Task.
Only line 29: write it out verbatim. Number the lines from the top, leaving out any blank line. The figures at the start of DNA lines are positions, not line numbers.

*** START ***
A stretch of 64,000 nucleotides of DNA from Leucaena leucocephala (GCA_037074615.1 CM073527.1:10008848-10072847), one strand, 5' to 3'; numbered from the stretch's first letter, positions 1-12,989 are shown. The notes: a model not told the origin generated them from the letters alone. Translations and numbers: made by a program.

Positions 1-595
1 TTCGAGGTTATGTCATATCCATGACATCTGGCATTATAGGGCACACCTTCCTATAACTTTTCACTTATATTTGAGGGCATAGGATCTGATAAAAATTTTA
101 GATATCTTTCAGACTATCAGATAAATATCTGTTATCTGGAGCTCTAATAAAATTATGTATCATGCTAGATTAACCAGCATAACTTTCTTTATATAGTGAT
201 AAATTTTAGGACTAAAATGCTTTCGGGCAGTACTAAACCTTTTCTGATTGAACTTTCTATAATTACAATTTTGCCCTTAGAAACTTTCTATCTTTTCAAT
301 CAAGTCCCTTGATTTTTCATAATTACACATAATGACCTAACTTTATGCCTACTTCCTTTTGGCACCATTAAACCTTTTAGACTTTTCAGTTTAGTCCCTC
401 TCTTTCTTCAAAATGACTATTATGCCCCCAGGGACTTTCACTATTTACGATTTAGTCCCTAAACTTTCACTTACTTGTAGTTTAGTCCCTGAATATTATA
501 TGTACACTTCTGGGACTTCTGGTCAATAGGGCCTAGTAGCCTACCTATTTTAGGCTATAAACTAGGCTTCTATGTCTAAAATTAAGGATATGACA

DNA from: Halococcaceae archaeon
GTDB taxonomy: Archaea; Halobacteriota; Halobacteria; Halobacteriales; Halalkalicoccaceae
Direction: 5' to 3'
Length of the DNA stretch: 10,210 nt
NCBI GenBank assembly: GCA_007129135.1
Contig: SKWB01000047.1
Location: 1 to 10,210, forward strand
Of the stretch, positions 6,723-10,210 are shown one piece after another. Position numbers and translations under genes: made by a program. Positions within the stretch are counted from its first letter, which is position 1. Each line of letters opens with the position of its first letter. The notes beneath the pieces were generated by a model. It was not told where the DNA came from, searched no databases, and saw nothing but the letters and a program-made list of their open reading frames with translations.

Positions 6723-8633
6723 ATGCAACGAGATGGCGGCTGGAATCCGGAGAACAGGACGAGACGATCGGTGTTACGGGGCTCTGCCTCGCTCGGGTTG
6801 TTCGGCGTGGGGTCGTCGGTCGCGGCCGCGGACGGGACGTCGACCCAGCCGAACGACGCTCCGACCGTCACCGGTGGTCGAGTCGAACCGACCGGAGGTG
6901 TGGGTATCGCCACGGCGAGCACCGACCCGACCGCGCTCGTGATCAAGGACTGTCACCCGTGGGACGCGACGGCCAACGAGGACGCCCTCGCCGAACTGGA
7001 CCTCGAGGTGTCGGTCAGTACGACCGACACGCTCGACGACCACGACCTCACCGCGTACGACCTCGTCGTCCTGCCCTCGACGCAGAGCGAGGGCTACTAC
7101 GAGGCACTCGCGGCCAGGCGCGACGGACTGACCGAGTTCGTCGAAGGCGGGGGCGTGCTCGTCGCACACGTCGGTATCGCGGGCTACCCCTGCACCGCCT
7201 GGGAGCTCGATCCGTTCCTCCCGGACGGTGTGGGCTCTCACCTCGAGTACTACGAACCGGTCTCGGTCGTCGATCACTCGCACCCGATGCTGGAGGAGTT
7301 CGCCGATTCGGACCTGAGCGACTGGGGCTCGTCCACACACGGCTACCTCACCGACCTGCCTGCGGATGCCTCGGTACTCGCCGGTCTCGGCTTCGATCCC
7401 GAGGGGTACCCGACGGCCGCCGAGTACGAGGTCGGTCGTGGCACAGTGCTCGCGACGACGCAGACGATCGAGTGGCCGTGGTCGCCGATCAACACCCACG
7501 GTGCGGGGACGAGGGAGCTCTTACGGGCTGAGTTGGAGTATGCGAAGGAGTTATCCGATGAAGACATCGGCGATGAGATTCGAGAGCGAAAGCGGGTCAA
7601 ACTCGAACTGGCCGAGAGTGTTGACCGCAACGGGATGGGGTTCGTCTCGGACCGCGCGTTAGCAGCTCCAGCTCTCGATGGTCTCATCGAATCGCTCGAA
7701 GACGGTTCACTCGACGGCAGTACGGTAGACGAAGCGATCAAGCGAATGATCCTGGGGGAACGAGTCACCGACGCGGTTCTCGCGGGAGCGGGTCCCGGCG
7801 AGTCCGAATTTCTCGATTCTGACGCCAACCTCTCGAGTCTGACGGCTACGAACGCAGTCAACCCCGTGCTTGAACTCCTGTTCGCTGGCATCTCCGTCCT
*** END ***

7801 AGTCCGAATTTCTCGATTCTGACGCCAACCTCTCGAGTCTGACGGCTACGAACGCAGTCAACCCCGTGCTTGAACTCCTGTTCGCTGGCATCTCCGTCCT